Will this be the year VA’s free child care program is made permanent?

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By Connecting Vets

For some veterans, getting a timely appointment at a VA health care facility is not the only barrier to getting medical treatment.  Many struggle with childcare issues.

But a new proposal would connect veterans with that childcare, free of cost.

The Veterans' Access to Child Care Act,  introduced by Reps. Julia Brownley (D-Calif.) and Brian Higgins (R-N.Y.), would greatly expand and make permanent a pilot program veterans can take advantage of when deciding how best to balance their own care and the well-being of their children and grandchildren. 

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“The lack of affordable and convenient childcare should never be a barrier for veterans trying to access the VA healthcare they’ve earned and deserve,” said Brownley. “This is especially important for the growing population of women veterans, who are more often taking care of young children. I look forward to continuing to work with Rep. Higgins and all of our colleagues to see this important program finally become permanent and nationwide.”

Similar legislation was introduced in the Senate by Sen. Patty Murray (D-Wash.).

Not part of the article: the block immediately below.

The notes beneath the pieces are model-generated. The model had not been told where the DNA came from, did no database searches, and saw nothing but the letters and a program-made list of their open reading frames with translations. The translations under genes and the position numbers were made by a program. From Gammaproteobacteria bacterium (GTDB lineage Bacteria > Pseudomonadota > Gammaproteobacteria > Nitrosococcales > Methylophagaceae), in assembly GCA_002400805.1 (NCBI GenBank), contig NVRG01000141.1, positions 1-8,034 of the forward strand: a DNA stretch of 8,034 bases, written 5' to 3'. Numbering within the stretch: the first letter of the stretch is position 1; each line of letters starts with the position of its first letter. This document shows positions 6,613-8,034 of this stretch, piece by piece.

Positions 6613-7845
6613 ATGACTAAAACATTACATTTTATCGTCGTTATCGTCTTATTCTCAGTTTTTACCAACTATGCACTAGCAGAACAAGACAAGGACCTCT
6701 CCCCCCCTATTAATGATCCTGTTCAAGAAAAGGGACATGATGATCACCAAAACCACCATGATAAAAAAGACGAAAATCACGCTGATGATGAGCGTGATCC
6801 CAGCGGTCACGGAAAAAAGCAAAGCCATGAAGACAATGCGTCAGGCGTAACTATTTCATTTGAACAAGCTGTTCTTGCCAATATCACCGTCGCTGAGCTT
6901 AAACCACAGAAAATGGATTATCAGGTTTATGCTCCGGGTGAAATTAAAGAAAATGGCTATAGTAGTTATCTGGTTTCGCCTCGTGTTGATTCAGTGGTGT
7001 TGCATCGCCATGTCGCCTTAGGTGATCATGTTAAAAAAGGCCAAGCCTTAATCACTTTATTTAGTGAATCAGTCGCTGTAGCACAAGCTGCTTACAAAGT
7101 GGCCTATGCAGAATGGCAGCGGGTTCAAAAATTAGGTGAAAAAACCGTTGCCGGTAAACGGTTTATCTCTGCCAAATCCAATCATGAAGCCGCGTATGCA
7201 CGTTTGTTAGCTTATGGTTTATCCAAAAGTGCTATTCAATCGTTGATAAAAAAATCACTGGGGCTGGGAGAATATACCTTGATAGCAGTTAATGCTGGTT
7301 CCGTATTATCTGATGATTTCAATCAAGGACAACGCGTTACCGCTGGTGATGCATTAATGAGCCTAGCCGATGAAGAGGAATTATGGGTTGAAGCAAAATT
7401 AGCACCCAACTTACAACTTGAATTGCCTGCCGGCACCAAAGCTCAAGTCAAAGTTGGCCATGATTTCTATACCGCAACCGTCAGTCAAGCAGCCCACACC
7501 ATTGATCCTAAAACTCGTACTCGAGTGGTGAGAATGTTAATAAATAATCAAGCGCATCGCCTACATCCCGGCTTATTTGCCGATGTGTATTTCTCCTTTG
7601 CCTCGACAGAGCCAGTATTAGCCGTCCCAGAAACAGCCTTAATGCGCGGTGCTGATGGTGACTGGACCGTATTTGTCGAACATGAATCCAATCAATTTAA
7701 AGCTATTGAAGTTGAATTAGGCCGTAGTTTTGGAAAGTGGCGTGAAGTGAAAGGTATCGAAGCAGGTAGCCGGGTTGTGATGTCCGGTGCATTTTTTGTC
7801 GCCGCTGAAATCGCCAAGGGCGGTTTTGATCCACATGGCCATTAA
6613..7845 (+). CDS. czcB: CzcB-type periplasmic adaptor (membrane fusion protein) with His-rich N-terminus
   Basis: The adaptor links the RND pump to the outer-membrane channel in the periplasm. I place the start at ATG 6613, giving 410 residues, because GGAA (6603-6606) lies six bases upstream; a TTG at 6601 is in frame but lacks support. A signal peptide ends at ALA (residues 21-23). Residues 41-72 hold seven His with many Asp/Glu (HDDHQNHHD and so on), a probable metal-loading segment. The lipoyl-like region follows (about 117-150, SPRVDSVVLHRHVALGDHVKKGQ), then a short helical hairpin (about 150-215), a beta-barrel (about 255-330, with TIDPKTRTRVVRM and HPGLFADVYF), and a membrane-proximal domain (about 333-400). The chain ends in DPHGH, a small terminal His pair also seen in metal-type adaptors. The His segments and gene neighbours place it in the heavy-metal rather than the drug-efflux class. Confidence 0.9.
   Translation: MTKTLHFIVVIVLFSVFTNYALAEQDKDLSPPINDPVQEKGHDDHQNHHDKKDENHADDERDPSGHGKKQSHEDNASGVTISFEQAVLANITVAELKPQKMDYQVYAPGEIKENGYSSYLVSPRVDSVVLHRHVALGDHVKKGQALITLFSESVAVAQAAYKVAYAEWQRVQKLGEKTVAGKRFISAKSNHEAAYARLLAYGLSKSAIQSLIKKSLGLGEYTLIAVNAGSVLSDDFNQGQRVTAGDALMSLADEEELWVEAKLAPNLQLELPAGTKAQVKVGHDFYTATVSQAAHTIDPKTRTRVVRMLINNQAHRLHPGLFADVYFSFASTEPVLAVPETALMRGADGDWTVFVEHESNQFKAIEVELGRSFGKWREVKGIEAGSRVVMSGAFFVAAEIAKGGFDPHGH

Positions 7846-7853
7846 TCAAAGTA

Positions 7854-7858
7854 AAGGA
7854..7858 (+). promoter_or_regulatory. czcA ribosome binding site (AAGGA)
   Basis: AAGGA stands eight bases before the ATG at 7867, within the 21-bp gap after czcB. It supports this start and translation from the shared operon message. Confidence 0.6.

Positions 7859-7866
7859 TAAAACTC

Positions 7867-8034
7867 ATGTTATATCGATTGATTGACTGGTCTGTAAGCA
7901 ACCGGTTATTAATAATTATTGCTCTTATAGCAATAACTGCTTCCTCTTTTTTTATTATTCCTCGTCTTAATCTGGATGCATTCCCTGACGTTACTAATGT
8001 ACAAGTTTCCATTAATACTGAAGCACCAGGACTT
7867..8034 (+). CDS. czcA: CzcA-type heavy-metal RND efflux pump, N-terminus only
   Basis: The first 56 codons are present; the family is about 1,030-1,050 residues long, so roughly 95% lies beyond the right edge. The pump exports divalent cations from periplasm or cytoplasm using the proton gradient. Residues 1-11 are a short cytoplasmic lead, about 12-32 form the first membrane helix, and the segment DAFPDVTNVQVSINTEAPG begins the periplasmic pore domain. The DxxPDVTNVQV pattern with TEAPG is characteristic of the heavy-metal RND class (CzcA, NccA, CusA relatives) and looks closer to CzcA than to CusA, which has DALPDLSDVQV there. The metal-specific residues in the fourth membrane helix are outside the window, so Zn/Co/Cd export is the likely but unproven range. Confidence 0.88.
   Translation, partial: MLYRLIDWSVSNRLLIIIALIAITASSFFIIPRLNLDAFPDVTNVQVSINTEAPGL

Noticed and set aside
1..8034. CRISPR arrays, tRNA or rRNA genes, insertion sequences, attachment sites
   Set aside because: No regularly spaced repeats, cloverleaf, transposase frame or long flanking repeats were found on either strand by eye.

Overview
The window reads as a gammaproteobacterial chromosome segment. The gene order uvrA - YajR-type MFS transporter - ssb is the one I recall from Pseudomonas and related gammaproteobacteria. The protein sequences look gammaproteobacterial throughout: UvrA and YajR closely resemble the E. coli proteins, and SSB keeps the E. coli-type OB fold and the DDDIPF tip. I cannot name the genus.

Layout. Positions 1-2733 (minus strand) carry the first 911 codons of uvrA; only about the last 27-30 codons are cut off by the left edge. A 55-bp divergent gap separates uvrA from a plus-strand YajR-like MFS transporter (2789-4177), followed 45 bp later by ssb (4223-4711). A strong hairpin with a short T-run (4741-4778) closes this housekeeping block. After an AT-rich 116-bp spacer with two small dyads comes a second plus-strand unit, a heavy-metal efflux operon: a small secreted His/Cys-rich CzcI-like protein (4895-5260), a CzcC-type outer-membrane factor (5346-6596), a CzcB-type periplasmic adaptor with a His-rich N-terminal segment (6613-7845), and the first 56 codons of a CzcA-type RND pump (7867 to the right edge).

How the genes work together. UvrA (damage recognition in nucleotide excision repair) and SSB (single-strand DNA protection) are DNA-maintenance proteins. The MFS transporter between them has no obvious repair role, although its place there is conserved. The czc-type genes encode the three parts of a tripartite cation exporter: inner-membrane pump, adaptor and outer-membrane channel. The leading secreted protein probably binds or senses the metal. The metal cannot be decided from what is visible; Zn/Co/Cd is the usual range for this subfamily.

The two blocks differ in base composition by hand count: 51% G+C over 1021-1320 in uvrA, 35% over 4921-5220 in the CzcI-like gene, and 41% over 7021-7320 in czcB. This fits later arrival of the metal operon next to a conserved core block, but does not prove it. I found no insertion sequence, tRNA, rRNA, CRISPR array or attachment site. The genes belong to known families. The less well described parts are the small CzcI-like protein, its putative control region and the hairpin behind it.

Launched in 2011, the VA Childcare Pilot Program provides drop-in childcare service cost-free for qualified veterans receiving VA health care at a few participating VA sites nationwide.

The program has been especially popular with women, a growing veteran population, who use the program four times that of the broader veteran community. When asked, a majority of women say that without the program, they have had to bring their children to the appointment, or cancel it, according to a VA satisfaction survey. 

“Treating our veterans right means removing barriers to quality care,” said Higgins. “This bill gives parents and grandparents, who have served this nation, access to child care during their health and mental health appointments.

Higgins added he'd seen the success this program has had on his constituents around Buffalo and western New York. 

Congress has reauthorized the program four times, but unless lawmakers act again, it’ll expire in October 2019. 

The bill would also expand the program to every VA facility in the country, leaving veteran parents one less hoop to jump through when coordinating their care. 

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